In this Book
The Blues Muse: Race, Gender, and Musical Celebrity in American Poetry focuses on five key blues musicians and singers—Gertrude “Ma” Rainey, Bessie Smith, Billie Holiday, Robert Johnson, and Lead Belly—and traces the ways in which these artists and their personas have been invoked and developed throughout American poetry. This study spans nearly one hundred years of literary and musical history, from the New Negro Renaissance to the present.
Emily Ruth Rutter structures the study around one pivotal understanding: however marginalized, poetry is a crucial medium for comprehending sociopolitical and cultural developments. Building from this idea, Rutter traces the evolution of the poetic invocation of blues muses through a succession of cultural eras, political climates, and artistic movements, asking how and why these protean blues figures change shape both within and across generations. Drawing on the work of poets Langston Hughes, Frank O’Hara, Amiri Baraka, Harryette Mullen, Terrance Hayes, and many more, as a guide, Rutter discusses topics such as the poetic renderings of black struggle, the constantly evolving notions of authenticity, and the portrayal of blues artists as heroic symbols of African American resistance.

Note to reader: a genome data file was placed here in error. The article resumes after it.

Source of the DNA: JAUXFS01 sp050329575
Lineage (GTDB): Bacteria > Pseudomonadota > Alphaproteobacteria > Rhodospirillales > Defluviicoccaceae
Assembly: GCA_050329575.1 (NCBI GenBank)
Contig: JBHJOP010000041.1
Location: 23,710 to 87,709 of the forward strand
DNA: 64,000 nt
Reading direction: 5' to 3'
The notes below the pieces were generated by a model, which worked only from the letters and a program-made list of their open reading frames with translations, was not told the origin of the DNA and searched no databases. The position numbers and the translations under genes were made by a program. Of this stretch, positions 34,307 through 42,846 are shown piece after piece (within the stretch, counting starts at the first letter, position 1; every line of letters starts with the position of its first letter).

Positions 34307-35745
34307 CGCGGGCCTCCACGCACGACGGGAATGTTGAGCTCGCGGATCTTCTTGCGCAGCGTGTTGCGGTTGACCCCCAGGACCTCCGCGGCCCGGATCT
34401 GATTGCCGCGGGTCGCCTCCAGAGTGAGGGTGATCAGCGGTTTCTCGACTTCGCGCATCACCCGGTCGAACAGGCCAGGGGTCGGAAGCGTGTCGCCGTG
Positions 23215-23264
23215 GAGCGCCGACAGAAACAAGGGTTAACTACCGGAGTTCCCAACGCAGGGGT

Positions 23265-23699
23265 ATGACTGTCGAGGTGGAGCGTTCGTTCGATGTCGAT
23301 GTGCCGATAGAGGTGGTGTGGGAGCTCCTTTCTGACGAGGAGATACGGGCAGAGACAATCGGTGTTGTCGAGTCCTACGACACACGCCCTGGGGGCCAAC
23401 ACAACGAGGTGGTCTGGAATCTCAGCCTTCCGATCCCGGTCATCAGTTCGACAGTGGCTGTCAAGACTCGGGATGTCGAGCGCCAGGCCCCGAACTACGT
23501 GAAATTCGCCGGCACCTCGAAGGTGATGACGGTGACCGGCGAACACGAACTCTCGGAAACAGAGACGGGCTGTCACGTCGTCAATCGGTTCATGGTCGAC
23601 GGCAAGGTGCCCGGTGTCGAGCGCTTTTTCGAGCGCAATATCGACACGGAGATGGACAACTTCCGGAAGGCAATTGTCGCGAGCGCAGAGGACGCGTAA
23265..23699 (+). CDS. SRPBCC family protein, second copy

The Blues Muse not only examines blues musicians as literary touchstones or poetic devices, but also investigates the relationship between poetic constructions of blues icons and shifting discourses of race and gender. Rutter’s nuanced analysis is clear, compelling, and rich in critical assessments of these writers’ portraits of the musical artists, attending to their strategies and oversights.